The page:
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Aus Müller (1980), S. 215:

The South American (between 32 and 38°S, the agricultural core of Argentina, was particularly disputed steppe; many scientists contended it had originally been forest land, destroyed by Indian fires. Grass species (Stipa neesiana, Panicum sp., Paspalum sp., Bromus unioloides, Poa lanigera, Eragrostis lugens, etc.), dominate. At higher groundwater levels, Paspalum quadrifarium forms huge tufts reminiscent of the Carex clumps present in the northern hemisphere. In the southern hemisphere, this form of growth is called "tussock". As the southern latitude increases, it becomes more and more dominant (tussock grasslands; cf. Tundra Biomes, Section 5.1.8).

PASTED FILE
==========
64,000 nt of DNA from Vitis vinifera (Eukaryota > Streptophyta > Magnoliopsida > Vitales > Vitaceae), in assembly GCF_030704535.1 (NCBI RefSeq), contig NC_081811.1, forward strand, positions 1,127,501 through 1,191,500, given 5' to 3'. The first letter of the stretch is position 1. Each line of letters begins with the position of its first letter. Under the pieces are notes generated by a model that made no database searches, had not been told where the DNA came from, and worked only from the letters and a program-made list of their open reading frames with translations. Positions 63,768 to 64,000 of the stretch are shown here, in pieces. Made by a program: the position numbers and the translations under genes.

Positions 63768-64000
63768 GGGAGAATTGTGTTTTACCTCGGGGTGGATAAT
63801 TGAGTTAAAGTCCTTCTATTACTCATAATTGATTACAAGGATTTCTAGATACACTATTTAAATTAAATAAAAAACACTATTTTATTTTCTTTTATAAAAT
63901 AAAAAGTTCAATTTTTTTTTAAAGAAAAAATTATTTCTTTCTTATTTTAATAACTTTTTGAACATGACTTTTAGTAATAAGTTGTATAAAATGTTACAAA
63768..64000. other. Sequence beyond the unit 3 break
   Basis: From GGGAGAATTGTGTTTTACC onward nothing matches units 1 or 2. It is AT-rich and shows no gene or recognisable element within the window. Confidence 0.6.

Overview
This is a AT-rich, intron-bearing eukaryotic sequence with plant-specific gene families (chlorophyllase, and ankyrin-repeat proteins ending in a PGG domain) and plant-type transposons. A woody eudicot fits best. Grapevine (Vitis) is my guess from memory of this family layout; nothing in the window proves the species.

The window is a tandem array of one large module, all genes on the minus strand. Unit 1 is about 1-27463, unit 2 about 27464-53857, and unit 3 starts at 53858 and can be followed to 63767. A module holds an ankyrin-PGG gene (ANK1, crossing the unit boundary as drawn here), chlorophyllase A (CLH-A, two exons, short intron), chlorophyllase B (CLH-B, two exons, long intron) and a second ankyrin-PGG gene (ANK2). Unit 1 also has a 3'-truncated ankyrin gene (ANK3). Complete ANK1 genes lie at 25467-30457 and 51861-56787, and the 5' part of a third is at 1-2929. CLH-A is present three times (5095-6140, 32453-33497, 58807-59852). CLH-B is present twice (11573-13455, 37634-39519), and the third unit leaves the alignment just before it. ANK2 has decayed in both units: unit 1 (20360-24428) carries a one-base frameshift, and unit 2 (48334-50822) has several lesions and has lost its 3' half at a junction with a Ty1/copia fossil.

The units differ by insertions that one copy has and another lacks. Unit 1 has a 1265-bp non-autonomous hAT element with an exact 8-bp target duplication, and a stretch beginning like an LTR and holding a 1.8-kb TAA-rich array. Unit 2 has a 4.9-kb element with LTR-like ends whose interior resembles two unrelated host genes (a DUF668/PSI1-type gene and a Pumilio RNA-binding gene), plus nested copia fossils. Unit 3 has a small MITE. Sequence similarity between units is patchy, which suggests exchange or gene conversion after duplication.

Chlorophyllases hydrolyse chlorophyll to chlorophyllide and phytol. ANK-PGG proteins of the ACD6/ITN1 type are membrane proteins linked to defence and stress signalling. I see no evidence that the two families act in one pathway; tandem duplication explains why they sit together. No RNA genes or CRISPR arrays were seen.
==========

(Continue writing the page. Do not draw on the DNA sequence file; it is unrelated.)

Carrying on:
The relativity high precipitation in the pampa (1000 mm in the northeast, 500 mm in the southwest) is compensated for by the potentional evaporation. Shallow lakes containing soda and having no drainage and which usually dry up during the summer months, are further indications of the semi-arid climate of this steppe. "The negative water balance in the humid pampa amounts to about 100 mm, and in the most arid parts of the pampa up to 700 mm" (Walter 1970). Woody plants (Celtis spinosa) grow on these well-drained soils. The large humus zones (to 1.5 m) are reminiscent of black soils and prairie soils and show no indication of early forest vegetation.


  • Müller, Paul (1980): Biogeography. Harper & Row, Publishers, New York.

--davX Literatur 21:46, 19. Sep 2018 (CEST)

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